People Who Make Their Bed In The Morning Have More Sex, A New Survey Finds

Andrew Zaeh/Bustle

A recent survey commissioned by Sleepopolis, a mattress review site, and conducted by OnePoll analyzed the behavioral habits of over 2,000 Americans based on whether or not they make the bed in the morning, and the survey bears good news for neat-freak spectral demons: people who make the bed are more likely to believe in ghosts! But also, people who make the bed have more sex, according to the survey, getting it on an average of three times per week, compared with people who don't make the bed and average sex just twice a week.

In fact, people read a lot into their partners based on their bed-making habits and the survey actually found pretty predictable lifestyle patterns amongst bed makers and non-bed makers. Forty-two percent of people who make their beds said that having a partner makes them more likely do so, and a third of people said it would be a turn-off if a potential partner didn't make their bed in the morning.

It's pretty obvious that things like being a morning person, waking up earlier, and being a generally energetic human with time for things like exercise, eating well, and cooking for pleasure lend themselves to also being a bed maker. But, interestingly, the survey found that both bed makers and non-bed makers get the same (crappy) amount of sleep. Both camps averaged just six and a half hours of sleep a night, but bed makers tend to wake up an average of 16 minutes earlier and without the help of an alarm. They also tend to get in more naps, but non-bed makers nap for longer periods of time when they do manage to get one in. Here's what else you can expect to coincide with your bed making habits.

Your Film & TV Preferences

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People who don't make the bed in the morning are more likely to spend time watching movies and TV, and they gravitate toward comedy. People who do make the bed are more into soothing shows (House Hunters was a big one for this set) and romantic movies.

Your Peak Hours Of Productivity

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People who don't make the bed in the morning are more likely to identify as introverts, be night owls, and hit snooze before waking up, which makes sense if you think about it. You're more likely to get alone time for your productivity at night, and, of course, staying up late encourages a few extra hits of the snooze button in the morning, which leaves less time for making the bed!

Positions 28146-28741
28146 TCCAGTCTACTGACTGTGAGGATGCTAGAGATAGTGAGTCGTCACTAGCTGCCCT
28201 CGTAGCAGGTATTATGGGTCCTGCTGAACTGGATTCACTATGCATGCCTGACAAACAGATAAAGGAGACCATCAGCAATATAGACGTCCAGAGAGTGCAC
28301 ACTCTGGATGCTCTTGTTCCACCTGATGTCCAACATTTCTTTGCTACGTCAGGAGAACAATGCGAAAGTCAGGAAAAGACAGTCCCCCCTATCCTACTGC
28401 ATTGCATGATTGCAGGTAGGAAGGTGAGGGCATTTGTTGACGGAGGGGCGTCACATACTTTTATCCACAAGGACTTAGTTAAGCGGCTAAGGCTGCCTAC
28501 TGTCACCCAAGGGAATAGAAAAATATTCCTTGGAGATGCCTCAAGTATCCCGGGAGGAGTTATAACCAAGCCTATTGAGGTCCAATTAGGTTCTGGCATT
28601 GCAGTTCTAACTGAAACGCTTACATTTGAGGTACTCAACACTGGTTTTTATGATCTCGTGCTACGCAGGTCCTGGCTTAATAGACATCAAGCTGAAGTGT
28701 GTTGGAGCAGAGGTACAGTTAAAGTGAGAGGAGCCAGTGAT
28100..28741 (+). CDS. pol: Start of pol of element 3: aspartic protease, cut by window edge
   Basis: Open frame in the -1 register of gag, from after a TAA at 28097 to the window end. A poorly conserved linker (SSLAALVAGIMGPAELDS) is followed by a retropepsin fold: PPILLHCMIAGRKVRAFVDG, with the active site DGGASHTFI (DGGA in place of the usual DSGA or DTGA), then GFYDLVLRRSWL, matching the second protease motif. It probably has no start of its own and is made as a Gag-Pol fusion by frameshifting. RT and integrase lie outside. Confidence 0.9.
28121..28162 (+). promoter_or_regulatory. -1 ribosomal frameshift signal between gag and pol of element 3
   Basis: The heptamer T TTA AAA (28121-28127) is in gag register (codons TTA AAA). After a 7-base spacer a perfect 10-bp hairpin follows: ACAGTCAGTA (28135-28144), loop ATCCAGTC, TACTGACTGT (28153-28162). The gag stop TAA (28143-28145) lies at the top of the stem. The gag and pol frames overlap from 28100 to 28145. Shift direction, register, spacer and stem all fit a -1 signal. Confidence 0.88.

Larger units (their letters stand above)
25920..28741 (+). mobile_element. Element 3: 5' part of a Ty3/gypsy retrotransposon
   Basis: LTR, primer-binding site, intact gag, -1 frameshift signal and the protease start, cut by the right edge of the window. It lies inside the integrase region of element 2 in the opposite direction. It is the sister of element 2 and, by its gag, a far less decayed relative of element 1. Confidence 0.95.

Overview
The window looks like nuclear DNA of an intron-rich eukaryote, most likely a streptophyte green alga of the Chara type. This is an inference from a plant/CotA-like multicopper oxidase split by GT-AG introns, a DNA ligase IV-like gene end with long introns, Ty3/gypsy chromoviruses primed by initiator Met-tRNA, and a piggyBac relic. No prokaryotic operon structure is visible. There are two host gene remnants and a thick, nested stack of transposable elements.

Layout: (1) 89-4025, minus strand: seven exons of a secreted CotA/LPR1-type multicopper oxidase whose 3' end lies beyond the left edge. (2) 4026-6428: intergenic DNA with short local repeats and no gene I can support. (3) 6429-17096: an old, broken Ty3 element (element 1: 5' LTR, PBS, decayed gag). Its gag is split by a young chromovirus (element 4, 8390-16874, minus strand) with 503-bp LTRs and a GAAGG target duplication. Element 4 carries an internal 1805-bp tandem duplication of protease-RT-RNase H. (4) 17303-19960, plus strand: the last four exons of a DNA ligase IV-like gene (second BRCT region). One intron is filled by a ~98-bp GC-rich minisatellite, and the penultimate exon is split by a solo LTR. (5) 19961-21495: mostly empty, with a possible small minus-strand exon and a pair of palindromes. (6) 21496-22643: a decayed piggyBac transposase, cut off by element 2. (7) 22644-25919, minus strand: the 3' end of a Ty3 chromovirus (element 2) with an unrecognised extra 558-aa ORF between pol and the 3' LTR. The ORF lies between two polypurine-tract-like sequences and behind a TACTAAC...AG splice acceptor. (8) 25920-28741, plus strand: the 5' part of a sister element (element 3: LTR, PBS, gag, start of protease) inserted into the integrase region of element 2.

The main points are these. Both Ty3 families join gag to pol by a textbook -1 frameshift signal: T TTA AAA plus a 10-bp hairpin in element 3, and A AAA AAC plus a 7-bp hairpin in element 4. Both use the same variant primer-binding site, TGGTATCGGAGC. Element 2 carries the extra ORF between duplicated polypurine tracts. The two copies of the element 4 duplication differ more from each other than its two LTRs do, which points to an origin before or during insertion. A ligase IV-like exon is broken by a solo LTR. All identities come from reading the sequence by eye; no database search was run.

Your Interpersonal Habits

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People who don't make the bed in the morning are more likely to have broken a promise while people who do make the bed are more likely to describe themselves as "high maintenance." Probably the anxiety that comes along with feeling high strung is what leads bed makers to put extra pressure on themselves to keep promises, while non-bed makers are a little more forgiving of themselves. Also keeping in line with non-bed makers' tendency toward introversion is the fact that they're less likely to have three or more close friends.

Your Sleep Disorders

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People who make the bed in the morning are more likely to be sleep walkers, but people who don't make the bed are more likely to snore.

Ultimately, whether you're diligent about making the bed in the morning or you don't see the point in it, there's one thing everyone can definitely agree upon: ghosts are real and people who don't make the bed are wrong.